Our objective was to study the impact of an extensive range of socio-demographic, health-related and psychosocial variables on levels of fear of falling and avoidance of activity in older persons who avoid activity due to fear of falling. The results clearly show that due to the interrelationship between socio-demographic, health-related and psychosocial variables in older people, only a few of them correlated independently with either severe fear of falling and avoidance of activity due to this fear. Although we identified four socio-demographic, five health-related and five psychosocial factors significant univariate correlates of fear of falling, the independent correlation of only female sex, limitations in activity of daily living and falls history remained when covariates were taken into account. With respect to avoidance of activity due to fear of falling, we identified two socio-demographic, five health-related and five psychosocial significant univariate correlates; this pattern is consistent with fear of falling except for low education and living alone status being non-significant. When all significant univariate correlates were taken into account, only higher age and limitations in activity of daily living correlated independently with severe avoidance of activity. The correspondence between correlates for fear of falling and avoidance of activity may partly be explained by the interrelation of both outcomes. In effect, we were trying to determine what influences avoidance of activity in addition to fear of falling.
In a recent review Scheffer and colleagues  identified falls history, female sex and higher age as the main risk factors of fear of falling. In addition, decline in physical and mental functioning and quality of life as well as risk of falling were identified as the main consequences of fear of falling. These conclusions are partly similar to our findings in Table 2 when we compared older persons with and without severe fear of falling. However, in our final multivariate model where we took all significant univariate associations into account, only the impact of age, limitations in activity of daily living and falls history remained significant in the model. This latter finding indicates that none of the psychosocial factors we studied can differentiate between severe and mild levels of fear of falling.
Our study has several limitations. First, all measures were self-reported and performance-based measures were not included in the current study. Future studies should include objective measures of balance, gait, muscle strength, vision, etc. to establish a further understanding of the complex construct of fear of falling. Second, our study was cross-sectional so we may not take causal inferences from our data (e.g., between avoidance of activity and limitations in activity of daily living). Future research may identify which correlates can be considered as predictors and which as consequences of severe fear of falling and related avoidance of activity. Third, we included community-living older persons which can be considered as a heterogeneous sample. Future studies could focus on whether different patterns of correlates exist between more frail and less frail older persons. Finally, we included only persons who reported at least mild fear of falling and avoidance of activity. Also having people without fear of falling in our study would have enabled us to say whether, for example, women are more likely to develop any level of fear of falling or only severe fear of falling. However, our interest was not in the development of fear of falling, but rather in those factors that differentiate between mild and severe levels of fear and related avoidance behavior. From clinical point of view particularly older people with sever fear of falling and avoidance of activity due to fear of falling are relevant for interventions. Therefore it is important to identify the factors associated with severe levels of fear of falling and related avoidance behavior. Such knowledge may help to specify the contents, approach and length of interventions for these persons. So from clinical point of view it is relevant and important to distinguish between mild and severe levels of fear of falling.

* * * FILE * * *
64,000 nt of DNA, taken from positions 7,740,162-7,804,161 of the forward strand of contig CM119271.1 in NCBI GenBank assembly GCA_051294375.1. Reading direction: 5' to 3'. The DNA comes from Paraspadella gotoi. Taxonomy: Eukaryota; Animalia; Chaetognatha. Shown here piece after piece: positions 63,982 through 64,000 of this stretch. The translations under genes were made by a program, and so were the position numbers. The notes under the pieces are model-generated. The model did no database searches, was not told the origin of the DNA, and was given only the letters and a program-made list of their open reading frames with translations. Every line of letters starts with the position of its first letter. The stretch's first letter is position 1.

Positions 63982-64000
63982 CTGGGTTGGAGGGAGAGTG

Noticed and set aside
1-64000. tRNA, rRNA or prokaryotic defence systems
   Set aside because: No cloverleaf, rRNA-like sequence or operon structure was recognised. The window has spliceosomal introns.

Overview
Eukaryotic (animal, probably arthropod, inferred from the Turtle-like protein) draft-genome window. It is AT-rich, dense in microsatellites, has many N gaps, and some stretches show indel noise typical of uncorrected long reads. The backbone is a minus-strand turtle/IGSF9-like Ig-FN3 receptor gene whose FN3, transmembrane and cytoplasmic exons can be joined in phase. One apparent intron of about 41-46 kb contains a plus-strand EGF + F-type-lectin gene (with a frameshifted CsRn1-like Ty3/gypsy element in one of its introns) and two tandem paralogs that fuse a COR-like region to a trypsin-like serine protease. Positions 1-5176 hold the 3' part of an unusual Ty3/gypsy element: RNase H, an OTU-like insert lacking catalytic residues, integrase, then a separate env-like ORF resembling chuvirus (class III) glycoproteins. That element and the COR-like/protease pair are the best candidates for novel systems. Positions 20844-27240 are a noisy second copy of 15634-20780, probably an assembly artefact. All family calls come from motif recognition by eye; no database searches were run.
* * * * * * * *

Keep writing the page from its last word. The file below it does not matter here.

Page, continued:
The strength of our study is that in contrast to previous studies we focused on severe levels of fear of falling and avoidance of activity. We identified old age, female sex, limitations in activity of daily living, impaired vision, poor perceived health, chronic morbidity, falls, low general self-efficacy, low mastery, loneliness, feelings of anxiety and symptoms of depression as significant correlates of severe fear of falling and avoidance of activity. Although the knowledge about the unique associations of specific variables with levels of fear of falling is of interest for theoretical and scientific reasons, the awareness of the above univariate associations may help to specify the concepts for developing interventions and programmes to reduce severe levels fear of falling in old age, particularly in their early stages of development. A further strength of our study was the attempt to separate fear of falling and the resultant avoidance of activity as outcomes; particularly the latter is under researched in previous studies. This is important, as while fear of falling in itself may be an unwelcome anxiety for an older person, it is the related avoidance of activity that is arguably more significant in terms of its effect on social engagement, functional decline, quality of life, and further falls, particularly when this avoidance is severe. Our work suggests that avoidance of activity in older people with severe levels of fear of falling may be particularly high in those of advanced age and with limitations in activities of daily living, people for whom continued independence may be especially fragile and who will need rapid intervention to maintain that independence.